Lorenzo returned with a small glass partially full with orange juice. He handed it to his wife wordlessly. "Don't linger too long," he instructed sternly.
"I won't dear," Renata assured with a small smile as she accepted the glass.
Lorenzo glanced at Simon once more. "Try not to disturb us before ten," he instructed.
Simon nodded. "Sure boss."
Lorenzo turned his attention to Nico. "You can stay in the other spare bedroom, no sense in you disturbing the peace of the streets by wandering through them at this hour, only crooks walk about at this time."
"Where's Nevin?" Simon pried.
"Home," Nico retorted calmly with a small grin, "no sense in us all being here."
Simon nodded agreeably.
Nico left the room first, slipping out quietly and heading down the corridor to the spare room. Lorenzo, after giving the girl another cool glance of suspicion, departed after.
Simon shrugged out his shoulders and stepped away from from the wall. His muscles were aching, his legs were stiff and his head was throbbing. He wanted to sit on the floor and close his eyes to the world but he knew he couldn't do it in front of Renata. Reluctantly, after giving his legs a light shake, he resumed his exhausted stance against the wall, waiting impatiently for the girl to nod off.
Renata mixed a teaspoon of medicine into the glass of orange juice before offering it to the girl.
Thirst seemed to win out over suspicion as the girl accepted the glass with a scowl and took a few greedy gulps. Her eyes widened at the taste and she glanced down at the glass with intrigue before finishing it eagerly.
"Good," Renata said with a smile as she accepted the glass back. She leaned forward to fix the pillow under the girl and pull the blanket closer to her chin. "Now close your eyes." She pressed her right hand gently to the girl's brow and found it hot to the touch. She resumed humming as she stroked the girl's brow and the crown of her head in short sweeping motions.
Simon wished he could feel some peace with the humming but he just felt agitated. He sniffed a couple of times as his nose threatened to run, wincing at the fresh pangs of pain it caused in his skull.
It took an hour before the girl nodded into a sleep laboured with heavy breathing. Each breath was taken through a partially open mouth as her nostrils snorted to indicate a blockage. She seemed restless and tense but her eyes were closed and she was definitely unconscious. Satisfied that it was the best the girl might do given the circumstances, Renata rose slowly and quietly to go.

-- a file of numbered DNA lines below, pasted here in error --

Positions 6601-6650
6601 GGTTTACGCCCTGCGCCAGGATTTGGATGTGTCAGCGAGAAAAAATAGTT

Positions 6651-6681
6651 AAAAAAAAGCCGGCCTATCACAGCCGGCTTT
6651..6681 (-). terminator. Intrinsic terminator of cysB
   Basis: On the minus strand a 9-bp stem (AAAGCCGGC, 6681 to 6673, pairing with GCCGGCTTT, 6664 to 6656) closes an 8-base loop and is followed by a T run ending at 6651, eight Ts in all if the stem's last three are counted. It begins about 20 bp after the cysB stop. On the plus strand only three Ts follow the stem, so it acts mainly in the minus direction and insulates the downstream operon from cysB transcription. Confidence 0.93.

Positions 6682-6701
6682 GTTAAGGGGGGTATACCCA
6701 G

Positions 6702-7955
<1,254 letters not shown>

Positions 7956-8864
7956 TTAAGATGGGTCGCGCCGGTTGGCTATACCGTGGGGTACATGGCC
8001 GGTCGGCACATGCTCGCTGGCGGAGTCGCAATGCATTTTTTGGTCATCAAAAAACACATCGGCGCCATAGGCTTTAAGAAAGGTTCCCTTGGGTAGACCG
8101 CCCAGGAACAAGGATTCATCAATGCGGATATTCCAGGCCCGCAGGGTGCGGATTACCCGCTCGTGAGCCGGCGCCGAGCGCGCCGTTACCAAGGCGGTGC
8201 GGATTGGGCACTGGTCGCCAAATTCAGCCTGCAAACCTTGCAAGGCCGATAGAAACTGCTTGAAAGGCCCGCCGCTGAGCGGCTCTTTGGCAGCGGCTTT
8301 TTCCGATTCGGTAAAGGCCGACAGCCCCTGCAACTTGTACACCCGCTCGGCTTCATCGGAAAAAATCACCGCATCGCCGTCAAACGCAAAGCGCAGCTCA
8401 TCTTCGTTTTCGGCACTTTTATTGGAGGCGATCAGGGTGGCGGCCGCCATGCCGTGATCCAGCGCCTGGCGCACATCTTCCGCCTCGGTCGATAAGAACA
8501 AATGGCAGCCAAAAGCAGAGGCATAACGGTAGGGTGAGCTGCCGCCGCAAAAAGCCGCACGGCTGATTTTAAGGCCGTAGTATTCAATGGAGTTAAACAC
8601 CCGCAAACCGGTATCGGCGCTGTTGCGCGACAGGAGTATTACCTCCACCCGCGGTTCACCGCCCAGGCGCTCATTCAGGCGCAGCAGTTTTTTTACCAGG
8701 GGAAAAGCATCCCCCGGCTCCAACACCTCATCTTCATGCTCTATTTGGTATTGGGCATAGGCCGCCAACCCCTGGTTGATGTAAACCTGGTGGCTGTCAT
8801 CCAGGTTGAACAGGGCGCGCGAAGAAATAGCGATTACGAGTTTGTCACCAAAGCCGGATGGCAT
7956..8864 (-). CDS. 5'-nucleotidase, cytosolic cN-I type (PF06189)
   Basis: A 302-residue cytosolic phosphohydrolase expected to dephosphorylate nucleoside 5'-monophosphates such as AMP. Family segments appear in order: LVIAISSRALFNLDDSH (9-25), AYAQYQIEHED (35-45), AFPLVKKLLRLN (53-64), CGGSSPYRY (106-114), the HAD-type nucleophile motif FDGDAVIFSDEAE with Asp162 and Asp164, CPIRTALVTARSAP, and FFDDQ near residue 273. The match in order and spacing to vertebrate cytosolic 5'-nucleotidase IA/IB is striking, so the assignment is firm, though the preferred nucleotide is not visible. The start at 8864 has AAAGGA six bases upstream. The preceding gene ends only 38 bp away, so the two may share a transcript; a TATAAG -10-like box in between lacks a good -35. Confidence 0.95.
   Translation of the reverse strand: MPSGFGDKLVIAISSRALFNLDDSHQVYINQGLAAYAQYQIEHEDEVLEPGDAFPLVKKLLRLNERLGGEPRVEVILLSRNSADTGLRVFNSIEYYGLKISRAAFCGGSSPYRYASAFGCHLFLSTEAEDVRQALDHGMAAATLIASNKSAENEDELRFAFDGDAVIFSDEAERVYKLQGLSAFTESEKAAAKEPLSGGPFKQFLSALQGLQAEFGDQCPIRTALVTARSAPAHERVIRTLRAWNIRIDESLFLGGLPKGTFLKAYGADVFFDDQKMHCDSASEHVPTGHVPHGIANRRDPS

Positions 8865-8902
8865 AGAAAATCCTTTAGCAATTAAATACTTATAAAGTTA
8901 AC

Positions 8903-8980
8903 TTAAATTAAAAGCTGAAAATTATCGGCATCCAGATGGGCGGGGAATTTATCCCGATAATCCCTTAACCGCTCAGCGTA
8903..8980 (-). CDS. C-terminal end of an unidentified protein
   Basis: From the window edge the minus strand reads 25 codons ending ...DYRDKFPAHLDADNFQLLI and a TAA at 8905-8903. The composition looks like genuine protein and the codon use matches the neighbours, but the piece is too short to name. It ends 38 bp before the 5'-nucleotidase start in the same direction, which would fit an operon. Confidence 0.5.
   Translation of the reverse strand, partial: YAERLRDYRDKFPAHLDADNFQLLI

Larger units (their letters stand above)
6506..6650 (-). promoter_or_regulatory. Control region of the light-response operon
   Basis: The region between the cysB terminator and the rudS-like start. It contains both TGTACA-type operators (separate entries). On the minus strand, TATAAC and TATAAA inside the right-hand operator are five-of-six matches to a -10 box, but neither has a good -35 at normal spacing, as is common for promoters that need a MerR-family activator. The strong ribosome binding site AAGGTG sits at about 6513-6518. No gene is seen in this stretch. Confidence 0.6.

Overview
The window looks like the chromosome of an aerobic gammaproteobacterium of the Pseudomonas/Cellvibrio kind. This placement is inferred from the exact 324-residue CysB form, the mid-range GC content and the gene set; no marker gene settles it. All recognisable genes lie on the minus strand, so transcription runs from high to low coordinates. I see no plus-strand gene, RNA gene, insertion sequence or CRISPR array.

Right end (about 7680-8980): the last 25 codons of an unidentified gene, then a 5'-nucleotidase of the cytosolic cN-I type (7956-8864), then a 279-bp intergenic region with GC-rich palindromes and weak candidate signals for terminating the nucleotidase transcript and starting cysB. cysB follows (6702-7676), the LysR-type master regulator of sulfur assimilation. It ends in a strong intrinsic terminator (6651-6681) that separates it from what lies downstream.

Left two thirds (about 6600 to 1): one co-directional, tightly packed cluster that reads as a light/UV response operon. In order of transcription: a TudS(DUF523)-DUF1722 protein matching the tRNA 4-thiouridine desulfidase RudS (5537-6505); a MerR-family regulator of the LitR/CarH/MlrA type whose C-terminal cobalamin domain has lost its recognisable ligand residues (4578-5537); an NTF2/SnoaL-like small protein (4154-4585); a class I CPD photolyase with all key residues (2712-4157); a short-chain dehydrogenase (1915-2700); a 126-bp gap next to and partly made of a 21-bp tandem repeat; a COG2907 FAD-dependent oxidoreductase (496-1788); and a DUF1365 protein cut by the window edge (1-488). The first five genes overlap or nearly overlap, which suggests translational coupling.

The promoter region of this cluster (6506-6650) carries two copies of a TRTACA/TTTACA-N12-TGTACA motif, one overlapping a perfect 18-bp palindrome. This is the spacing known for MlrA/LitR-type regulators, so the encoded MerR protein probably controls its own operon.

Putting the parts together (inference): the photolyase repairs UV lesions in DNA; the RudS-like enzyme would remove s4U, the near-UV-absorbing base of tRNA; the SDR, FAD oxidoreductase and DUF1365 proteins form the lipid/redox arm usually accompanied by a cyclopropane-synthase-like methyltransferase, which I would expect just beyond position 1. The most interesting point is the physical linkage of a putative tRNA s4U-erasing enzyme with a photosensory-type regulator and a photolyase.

Tired herself, Renata just managed to stifle a yawn before conveying a look of sympathy at Simon. She could see he was dead on his feet, his eyes were bruised with fatigue and starting to redden as was his nose, which shone at the nostrils with discharge. She knew he was falling ill from his watery escapade and determined that he would be treated with medicinal aid too should he worsen despite her husband's flippant dismissals.
Renata didn't say anything as she moved to slip out of the room, treading softly in shoeless feet protected only by thin stockings. She nodded briefly to the blonde and he nodded back before she exited out to the dark hallway. She took a care to pull the bedroom door behind her though she did not shut it tightly, fearful of disturbing the girl with the sound.
Once Renata had departed, Simon purposely waited ten more minutes at the wall, all while watching the girl. Believing her sleep to be deep and Renata to be in bed and out of hearing, Simon sank to his knees and placed the violin case on the ground.
Filled with curiosity and suspicion, Simon fumbled with the clasps, cursing internally at the loud clack each one made as he slipped it open. Certain that the girl was still asleep Simon pushed open the lid. It moved with a small squeal of protest, stiff from water damage and still damp to the touch. Seeing its contents at last filled Simon with a dumb shock. Whatever he had been expecting this was not it. He held the lid up with one hand and stared with wide eyes. He wanted to yell, curse and rouse his boss excitedly but a voice cautioned him against it. Instead he stayed silent, once more wondering who he had rescued and if he had committed a grave error in saving her.